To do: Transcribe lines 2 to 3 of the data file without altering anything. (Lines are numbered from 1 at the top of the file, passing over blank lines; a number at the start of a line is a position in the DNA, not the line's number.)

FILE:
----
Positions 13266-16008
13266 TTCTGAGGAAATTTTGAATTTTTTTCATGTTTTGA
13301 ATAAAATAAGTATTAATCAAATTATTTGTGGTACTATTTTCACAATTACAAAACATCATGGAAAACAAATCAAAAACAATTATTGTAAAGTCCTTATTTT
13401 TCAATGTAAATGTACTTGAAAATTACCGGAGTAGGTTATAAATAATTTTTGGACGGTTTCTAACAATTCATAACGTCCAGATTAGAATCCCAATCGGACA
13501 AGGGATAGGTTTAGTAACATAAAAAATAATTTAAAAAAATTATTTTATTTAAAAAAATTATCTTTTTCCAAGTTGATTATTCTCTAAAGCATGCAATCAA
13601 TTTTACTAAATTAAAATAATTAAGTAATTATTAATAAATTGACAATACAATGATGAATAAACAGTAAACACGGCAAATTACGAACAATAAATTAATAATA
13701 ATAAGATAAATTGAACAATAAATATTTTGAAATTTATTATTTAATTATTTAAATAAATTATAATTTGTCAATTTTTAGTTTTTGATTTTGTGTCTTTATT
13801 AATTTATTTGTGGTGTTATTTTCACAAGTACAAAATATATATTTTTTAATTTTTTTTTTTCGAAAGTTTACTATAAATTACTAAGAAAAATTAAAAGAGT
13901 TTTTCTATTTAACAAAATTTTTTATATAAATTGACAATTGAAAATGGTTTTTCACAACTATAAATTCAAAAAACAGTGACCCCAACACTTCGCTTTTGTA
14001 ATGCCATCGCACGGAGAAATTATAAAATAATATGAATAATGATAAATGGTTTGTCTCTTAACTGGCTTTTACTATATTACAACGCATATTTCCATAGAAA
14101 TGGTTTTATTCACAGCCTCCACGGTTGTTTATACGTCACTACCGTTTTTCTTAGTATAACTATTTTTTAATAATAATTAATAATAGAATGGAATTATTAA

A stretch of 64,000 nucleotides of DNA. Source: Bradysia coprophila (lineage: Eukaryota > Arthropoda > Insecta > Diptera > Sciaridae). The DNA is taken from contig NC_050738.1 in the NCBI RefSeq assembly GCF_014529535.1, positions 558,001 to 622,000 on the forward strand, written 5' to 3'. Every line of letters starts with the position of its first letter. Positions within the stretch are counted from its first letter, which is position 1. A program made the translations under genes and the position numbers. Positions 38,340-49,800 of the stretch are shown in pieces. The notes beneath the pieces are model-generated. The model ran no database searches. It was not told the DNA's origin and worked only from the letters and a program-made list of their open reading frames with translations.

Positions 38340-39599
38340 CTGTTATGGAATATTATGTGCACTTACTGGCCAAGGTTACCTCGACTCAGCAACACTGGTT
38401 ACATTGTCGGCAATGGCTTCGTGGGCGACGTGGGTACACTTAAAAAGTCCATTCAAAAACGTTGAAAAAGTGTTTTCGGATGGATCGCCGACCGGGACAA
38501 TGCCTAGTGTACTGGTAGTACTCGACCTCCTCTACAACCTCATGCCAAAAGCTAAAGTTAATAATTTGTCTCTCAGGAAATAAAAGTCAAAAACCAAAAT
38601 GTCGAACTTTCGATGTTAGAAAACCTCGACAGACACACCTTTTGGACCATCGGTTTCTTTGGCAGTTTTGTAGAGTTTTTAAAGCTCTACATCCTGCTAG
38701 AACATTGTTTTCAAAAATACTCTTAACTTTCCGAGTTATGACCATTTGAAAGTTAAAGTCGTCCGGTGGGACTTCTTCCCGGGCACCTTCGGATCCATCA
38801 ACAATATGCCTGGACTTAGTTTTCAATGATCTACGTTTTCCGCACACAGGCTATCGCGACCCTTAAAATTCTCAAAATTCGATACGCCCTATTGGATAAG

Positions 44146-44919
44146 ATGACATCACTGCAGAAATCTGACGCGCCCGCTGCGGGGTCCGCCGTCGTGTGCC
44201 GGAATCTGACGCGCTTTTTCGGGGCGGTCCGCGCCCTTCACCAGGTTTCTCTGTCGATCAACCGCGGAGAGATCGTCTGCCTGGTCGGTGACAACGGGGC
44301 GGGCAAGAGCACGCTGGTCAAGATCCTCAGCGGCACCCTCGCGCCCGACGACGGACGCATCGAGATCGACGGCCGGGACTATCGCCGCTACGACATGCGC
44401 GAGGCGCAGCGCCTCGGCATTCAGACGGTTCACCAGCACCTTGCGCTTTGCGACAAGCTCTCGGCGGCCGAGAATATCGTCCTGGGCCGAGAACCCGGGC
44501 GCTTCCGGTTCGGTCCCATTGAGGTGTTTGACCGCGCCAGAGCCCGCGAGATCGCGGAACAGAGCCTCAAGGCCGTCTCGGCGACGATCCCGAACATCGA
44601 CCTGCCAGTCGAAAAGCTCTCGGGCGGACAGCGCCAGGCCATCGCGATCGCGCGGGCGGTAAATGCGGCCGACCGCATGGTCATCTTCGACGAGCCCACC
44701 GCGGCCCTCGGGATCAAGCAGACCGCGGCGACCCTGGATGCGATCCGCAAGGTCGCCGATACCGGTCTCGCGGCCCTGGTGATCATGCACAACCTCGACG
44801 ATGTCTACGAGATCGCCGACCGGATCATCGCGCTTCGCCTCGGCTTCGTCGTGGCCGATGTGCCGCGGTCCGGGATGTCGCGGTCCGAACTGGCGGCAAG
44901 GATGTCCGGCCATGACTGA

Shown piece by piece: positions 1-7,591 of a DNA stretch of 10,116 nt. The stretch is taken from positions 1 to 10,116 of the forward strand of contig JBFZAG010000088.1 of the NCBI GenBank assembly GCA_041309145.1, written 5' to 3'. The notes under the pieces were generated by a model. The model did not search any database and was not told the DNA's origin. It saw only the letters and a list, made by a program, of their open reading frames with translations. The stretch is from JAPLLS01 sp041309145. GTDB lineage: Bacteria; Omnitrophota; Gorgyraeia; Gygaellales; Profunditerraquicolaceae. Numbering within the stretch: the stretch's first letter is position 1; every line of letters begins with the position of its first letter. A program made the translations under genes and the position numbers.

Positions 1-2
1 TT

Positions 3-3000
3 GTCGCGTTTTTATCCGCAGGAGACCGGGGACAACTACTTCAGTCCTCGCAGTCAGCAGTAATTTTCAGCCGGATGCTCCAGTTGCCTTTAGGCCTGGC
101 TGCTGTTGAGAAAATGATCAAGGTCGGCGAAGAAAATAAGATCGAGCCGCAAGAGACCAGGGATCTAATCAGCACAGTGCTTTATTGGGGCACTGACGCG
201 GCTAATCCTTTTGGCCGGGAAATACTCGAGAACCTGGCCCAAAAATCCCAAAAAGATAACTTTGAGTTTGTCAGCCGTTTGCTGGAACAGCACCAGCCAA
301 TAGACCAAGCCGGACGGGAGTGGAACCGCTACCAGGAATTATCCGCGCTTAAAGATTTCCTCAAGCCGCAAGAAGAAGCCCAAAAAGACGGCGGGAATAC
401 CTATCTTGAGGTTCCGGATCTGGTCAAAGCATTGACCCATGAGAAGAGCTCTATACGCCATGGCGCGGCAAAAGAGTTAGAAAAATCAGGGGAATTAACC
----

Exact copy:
13266 TTCTGAGGAAATTTTGAATTTTTTTCATGTTTTGA
13301 ATAAAATAAGTATTAATCAAATTATTTGTGGTACTATTTTCACAATTACAAAACATCATGGAAAACAAATCAAAAACAATTATTGTAAAGTCCTTATTTT